Technically, Lea T. is not a woman just yet, since the gender reassignment surgery will take place soon. Only after that will she be able to say that she finally has the body she was born to have.
As she tells Oprah in a recently taped interview, she always knew that there was something wrong with her body, even though for a very long while she simply hoped she was gay.
That would have been easier for her family to accept. Her father, a famous Brazilian football player, and her mother, a devout Catholic, have now come to terms that she will be a girl for the rest of her life.
Lea says hormone therapy was harder than imagined, and admits that part of her problem was mental: because she simply could not see herself as a man, could not think of herself as of a man, regardless of how hard she tried to lead a normal life.
“It’s really difficult because you fight with all the world,” she says of the transition (quotes via the Daily Mail). “You fight with your family. You fight with yourself too. You have to change everything in yourself,” she says.
“I was hoping I was gay. Because, for my family, it would be less painful. And then I could... have a normal life,” Lea says of the early days when she tried to solve the problem by denying it.
“I wish I could accept my body like men. It would be much easier for me if I could be a straight guy and have a girlfriend, family and daughters, married, all this normal life,” she says.
“But it’s something in your brain – born in the wrong body,” Lea explains. Still, starting to dress, act and model as a woman was no walk in the park, and she was often laughed at and bullied because of it.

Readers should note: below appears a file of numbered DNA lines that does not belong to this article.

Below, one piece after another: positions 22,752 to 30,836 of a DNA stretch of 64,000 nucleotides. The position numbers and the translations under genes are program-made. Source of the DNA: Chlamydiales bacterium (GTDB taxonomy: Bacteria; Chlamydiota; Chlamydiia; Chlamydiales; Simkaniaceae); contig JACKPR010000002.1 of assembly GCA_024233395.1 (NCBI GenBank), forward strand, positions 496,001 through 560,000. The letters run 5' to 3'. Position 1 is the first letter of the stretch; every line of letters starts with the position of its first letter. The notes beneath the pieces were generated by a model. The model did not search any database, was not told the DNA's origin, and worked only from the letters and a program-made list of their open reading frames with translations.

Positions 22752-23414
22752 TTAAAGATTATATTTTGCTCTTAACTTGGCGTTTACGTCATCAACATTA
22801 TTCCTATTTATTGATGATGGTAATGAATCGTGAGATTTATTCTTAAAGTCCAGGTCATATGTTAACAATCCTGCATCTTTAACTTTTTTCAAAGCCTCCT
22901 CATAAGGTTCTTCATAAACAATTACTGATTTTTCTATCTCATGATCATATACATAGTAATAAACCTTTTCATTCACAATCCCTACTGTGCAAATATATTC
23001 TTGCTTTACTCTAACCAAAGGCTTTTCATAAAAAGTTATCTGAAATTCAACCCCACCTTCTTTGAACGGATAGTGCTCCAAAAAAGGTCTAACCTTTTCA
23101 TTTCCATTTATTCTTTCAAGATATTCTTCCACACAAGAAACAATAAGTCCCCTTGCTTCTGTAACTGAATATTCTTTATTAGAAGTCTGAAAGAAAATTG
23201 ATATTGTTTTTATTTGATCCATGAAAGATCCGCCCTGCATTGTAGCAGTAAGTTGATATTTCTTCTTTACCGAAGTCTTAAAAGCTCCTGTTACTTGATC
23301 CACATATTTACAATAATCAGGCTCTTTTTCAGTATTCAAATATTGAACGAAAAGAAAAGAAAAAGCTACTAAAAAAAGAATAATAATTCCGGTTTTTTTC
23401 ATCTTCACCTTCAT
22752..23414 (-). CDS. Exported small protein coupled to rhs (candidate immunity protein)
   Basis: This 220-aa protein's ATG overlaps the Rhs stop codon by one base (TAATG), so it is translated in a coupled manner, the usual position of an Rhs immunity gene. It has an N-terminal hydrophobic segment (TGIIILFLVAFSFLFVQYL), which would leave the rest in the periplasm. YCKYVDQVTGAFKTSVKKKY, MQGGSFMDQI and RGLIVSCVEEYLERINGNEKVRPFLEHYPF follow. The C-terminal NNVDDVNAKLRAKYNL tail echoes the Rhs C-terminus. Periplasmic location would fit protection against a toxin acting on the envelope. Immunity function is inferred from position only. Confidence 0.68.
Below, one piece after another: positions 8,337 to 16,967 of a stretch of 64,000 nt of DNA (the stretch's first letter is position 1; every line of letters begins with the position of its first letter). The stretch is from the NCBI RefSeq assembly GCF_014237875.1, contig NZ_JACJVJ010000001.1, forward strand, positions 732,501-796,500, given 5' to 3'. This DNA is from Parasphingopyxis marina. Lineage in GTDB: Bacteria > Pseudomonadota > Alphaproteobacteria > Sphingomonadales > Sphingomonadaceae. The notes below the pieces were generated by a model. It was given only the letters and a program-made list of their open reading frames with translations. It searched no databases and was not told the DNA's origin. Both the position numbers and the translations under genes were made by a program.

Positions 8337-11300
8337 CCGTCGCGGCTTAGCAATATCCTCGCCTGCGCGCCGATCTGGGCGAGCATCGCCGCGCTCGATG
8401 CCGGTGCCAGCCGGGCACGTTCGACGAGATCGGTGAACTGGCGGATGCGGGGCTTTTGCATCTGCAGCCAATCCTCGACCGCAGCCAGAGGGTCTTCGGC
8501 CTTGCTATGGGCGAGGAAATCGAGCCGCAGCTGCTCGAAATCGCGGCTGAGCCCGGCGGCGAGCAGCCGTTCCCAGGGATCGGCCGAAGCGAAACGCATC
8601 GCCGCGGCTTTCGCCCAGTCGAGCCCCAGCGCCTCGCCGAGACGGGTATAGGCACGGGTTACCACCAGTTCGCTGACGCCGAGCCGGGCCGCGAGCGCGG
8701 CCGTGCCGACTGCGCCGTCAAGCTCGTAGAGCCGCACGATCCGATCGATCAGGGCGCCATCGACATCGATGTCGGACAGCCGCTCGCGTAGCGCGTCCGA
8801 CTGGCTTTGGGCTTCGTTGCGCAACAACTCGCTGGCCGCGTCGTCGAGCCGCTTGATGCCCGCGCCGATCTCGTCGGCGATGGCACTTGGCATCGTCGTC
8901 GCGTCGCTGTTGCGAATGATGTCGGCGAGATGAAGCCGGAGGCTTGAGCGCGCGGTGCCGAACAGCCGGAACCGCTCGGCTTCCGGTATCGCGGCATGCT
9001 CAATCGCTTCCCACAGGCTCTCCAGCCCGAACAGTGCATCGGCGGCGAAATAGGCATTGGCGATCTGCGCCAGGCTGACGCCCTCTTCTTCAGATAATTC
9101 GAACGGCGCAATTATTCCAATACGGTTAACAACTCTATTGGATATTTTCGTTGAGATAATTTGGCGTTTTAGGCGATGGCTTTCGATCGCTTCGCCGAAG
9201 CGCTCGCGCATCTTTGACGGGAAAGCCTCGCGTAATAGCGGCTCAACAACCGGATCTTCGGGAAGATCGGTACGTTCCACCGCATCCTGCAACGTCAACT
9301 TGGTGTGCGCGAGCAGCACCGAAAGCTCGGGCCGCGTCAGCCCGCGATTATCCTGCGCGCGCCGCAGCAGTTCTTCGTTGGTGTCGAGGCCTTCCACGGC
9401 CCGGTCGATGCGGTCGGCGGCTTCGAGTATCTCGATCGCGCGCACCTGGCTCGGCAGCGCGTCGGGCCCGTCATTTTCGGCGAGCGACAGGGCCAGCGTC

The surgery will probably fix that. But Lea knows she will also have to deal with the emotional aspect of the intervention.
“Of course physically, this operation is a big operation. But at the same time, I think it’s mental too. To think like: ‘Wow, I cut a part of my body’,” Lea tells Oprah.
Part of the interview with Lea T on The Oprah Winfrey Show is embedded below. There are longer videos on YouTube, but their quality is far too bad to include them here.
Its time people realized that everyone of us is born with a difference to others, that gender is spectrum not a light switch. Both sexes feel betrayed when someone tries to cross that line, yet we are all variations in our own way. Relgious people will act worse than anyone to this person and yet we neuter animals as if there were no difference between their genders after their operations. We have a lot to learn from these people who are caught between our linear and opinionated worlds. But I fear she will never find acceptance and really it is none of our business how others choose to express themselves
Comment #2 by: an impartial person on 06 Jun 2011, 23:03 UTC